Hysteroscopic surgery; Operative hysteroscopy; Uterine endoscopy; Uteroscopy
Hysteroscopy is a procedure to look at the inside of the womb (uterus). Your doctor can look at:
This procedure is commonly used to diagnose bleeding problems in women, remove polyps or fibroids, or perform sterilization procedures.
Hysteroscopy gets its name from the thin, lighted tool used to view the womb, called a hysteroscope. This tool sends images of the inside of the womb to a video monitor.
Before the procedure, you will be given medicine to help you relax and block pain. Sometimes, medicine is given to help you fall asleep.
Small tools can be placed through the scope to remove abnormal growths (fibroids or polyps) or tissue for examination.
Hysteroscopy can last from 15 minutes to more than 1 hour, depending on what is done.
This procedure may be done to:
This procedure may also have other uses not listed here.
Risks of hysteroscopy include:
Risks of any pelvic surgery include:
Risks of anesthesia include:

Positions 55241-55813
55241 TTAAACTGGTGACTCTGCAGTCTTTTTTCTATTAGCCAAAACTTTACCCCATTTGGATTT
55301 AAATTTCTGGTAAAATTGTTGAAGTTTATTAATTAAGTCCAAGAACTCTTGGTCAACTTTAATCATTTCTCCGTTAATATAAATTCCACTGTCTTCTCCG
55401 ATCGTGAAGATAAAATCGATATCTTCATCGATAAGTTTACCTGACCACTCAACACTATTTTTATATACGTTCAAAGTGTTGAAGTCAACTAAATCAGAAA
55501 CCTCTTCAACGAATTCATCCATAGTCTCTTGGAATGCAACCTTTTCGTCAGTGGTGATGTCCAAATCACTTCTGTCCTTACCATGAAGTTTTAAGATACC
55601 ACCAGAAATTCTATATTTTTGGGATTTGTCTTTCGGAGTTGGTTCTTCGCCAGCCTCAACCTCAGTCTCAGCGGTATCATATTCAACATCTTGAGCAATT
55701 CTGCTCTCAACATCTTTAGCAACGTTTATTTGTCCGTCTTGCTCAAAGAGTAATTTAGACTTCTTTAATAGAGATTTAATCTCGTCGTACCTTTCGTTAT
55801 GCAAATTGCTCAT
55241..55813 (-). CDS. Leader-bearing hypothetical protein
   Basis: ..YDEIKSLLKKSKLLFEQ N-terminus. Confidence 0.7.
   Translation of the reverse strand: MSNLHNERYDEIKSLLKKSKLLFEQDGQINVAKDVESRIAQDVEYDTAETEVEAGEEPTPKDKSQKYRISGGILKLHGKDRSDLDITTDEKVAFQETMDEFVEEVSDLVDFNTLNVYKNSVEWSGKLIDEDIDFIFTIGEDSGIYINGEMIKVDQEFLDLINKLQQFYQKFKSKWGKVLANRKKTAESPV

Risks of any surgery include:
Biopsy results are usually available within 1 to 2 weeks.
Your doctor may prescribe medicine to open your cervix. This makes it easier to insert the scope. You need to take this medicine about 8 to 12 hours before your procedure.
Before any surgery:
In the 2 weeks before your procedure:
On the day of the procedure:
You may go home the same day. Rarely, you may need to stay overnight.
Your doctor will tell you the results of your procedure.
Lentz G. Endoscopy: Hysteroscopy and laparoscopy: Indications, contraindications and complications. In: Lentz GM, Lobo RA, Gershenson DM, Katz VL, eds. Comprehensive Gynecology. 6th ed. Philadelphia, PA: Elsevier Mosby; 2012:chap 10.
Last reviewed on: 11/16/2014
Reviewed by: Cynthia D. White, MD, Fellow American College of Obstetricians and Gynecologists, Group Health Cooperative, Bellevue, WA. Also reviewed by David Zieve, MD, MHA, Isla Ogilvie, PhD, and the A.D.A.M. Editorial team.